Welcome to the March Jewish Book Blog Carnival! Visit headquarters of the Jewish Book Carnival, a monthly event where bloggers who blog about Jewish books can meet, read and comment on each others’ posts.
Following, in more or less alphabetical order, are this month’s blog links. (Note that cover images link to the relevant book page on Amazon).
Fig Tree Books proudly presents Kathe Pinchuk’s discussion of Anne Roiphe’s Lovingkindness(1987) as part of its ongoing freelance review project. The book “probes the complexities of the mother-daughter connection through Annie Johnson, an independent and strongly feminist widow, and her daughter Andrea.”
On My Machberet, Erika Dreifus writes about Anita Diamant’s The Boston Girl–and why Erika chose it as a birthday gift for her mother this year. She writes: “The Boston Girl is well worth your time, especially if you’re interested in history, Boston, women’s studies—and, of course, Jewish literature!”
The Book of Life podcast, hosted by librarian Heidi Estrin, features an interview with Tova Mirvis, author of The Ladies Auxiliary and The Outside World, about her newest novel, Visible City. “Visible City, is much less obviously Jewish,” she writes, “but offers a fascinating look at incidentally Jewish characters seeing each other and being seen in superficial and deep ways.”
At the Association of Jewish Libraries “People of the Books” blog, Heidi announces the 50th annual conference of the AJL will take place this June. Click over there to view the preliminary program!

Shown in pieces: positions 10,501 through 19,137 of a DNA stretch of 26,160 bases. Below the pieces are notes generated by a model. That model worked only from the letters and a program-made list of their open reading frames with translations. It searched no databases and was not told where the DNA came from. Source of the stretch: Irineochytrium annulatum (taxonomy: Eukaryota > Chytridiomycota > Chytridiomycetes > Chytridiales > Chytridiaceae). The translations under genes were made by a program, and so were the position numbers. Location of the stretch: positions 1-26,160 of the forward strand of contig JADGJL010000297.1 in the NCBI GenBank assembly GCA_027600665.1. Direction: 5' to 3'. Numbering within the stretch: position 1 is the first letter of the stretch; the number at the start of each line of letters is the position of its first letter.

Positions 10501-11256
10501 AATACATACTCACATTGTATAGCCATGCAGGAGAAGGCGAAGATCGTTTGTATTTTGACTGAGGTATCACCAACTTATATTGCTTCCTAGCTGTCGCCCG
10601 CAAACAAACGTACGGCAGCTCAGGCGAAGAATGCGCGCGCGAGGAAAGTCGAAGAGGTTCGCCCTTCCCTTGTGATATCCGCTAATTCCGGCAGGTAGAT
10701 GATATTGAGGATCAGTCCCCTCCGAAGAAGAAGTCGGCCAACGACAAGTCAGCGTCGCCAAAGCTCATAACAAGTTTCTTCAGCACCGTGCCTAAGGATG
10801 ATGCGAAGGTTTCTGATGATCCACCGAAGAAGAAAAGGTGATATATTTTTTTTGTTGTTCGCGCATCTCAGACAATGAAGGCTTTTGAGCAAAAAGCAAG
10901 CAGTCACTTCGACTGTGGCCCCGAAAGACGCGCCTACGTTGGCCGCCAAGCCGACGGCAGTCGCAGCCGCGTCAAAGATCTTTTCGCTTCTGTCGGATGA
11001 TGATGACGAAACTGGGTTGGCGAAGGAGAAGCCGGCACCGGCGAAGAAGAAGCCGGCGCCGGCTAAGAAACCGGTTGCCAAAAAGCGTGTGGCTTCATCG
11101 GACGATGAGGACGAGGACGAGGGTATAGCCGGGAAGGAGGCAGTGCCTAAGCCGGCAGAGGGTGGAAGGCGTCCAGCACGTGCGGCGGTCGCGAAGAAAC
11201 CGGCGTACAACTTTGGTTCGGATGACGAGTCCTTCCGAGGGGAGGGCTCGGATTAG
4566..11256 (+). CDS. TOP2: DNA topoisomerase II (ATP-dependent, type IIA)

Freelance writer and editor Deborah Kalb interviews a wide range of authors—fiction, nonfiction, children’s—including writers on Jewish themes, on her blog, deborahkalbbooks.blogspot.com. Please take a look at her Q&A with Kerri P. Steinberg about Steinberg’s new book, Jewish Mad Men: Advertising and the Design of the American Jewish Experience.
Ann Koffsky draws from the story of Miriam for lessons in how an author must suit her lifestyle to where she is in her life.
Batya Medad reviews Elisha Davidson and the Letters of Fire. “M. R. Attar has written a very gripping readable adventure book, suitable for all ages,” she writes. “I can’t wait until Part 2 and then 3 no doubt.”
Lorri M. Writings and Photography reviewed Safekeeping by Jessamyn Hope, a novel that blends a Medieval sapphire brooch with the lives of those living on a kibbutz in Israel, and those who have come to volunteer there.
Jennifer Tzivia MacLeod at Adventures in Aliyah Land praises Catch the Jew, by Tuvia Tenenbom. “Did you ever wish there was somebody who could talk to ANYBODY who would run around making sense of the Middle East so you don’t have to?” she asks. “Catch the Jew! by Tuvia Tenenbaum is not only required reading, it’s enlightening reading.”
At Life Is Like a Library, Kathe Pinchuk reviews The Jewish Dog by Asher Kravitz. “You will have to read this one for yourself, but you’ll be happy you did. While it is Caleb’s story, different aspects of life in Nazi Germany are integrated into the plot, so you get both a dog story and a sense of history and its effect on individuals.”
And lastly, what have I been up to over here at the Damaged Mirror blog? Glad you asked! I’m very excited to announce that A Damaged Mirror has been reissued with a new Foreword by Rabbi Nathan Lopes Cardozo!